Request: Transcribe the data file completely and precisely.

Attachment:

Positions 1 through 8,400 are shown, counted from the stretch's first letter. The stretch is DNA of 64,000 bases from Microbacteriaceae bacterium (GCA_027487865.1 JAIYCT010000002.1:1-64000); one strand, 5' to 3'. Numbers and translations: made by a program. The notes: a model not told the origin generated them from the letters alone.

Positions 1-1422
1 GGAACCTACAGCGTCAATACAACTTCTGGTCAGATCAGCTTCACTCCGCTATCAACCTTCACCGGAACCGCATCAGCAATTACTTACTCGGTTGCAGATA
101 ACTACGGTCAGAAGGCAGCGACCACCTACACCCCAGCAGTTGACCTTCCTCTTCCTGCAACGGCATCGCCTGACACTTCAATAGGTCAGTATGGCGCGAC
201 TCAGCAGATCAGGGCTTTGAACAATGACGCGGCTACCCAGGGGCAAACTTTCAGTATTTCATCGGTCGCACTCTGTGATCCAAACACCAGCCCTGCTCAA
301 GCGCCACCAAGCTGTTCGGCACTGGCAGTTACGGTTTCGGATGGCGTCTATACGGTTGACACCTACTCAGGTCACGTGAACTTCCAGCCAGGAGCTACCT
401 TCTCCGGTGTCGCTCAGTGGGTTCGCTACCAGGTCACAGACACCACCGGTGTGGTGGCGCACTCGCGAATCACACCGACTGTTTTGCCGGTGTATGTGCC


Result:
Positions 1 through 8,400 are shown, counted from the stretch's first letter. The stretch is DNA of 64,000 bases from Microbacteriaceae bacterium (GCA_027487865.1 JAIYCT010000002.1:1-64000); one strand, 5' to 3'. Numbers and translations: made by a program. The notes: a model not told the origin generated them from the letters alone.

Positions 1-1422
1 GGAACCTACAGCGTCAATACAACTTCTGGTCAGATCAGCTTCACTCCGCTATCAACCTTCACCGGAACCGCATCAGCAATTACTTACTCGGTTGCAGATA
101 ACTACGGTCAGAAGGCAGCGACCACCTACACCCCAGCAGTTGACCTTCCTCTTCCTGCAACGGCATCGCCTGACACTTCAATAGGTCAGTATGGCGCGAC
201 TCAGCAGATCAGGGCTTTGAACAATGACGCGGCTACCCAGGGGCAAACTTTCAGTATTTCATCGGTCGCACTCTGTGATCCAAACACCAGCCCTGCTCAA
301 GCGCCACCAAGCTGTTCGGCACTGGCAGTTACGGTTTCGGATGGCGTCTATACGGTTGACACCTACTCAGGTCACGTGAACTTCCAGCCAGGAGCTACCT
401 TCTCCGGTGTCGCTCAGTGGGTTCGCTACCAGGTCACAGACACCACCGGTGTGGTGGCGCACTCGCGAATCACACCGACTGTTTTGCCGGTGTATGTGCC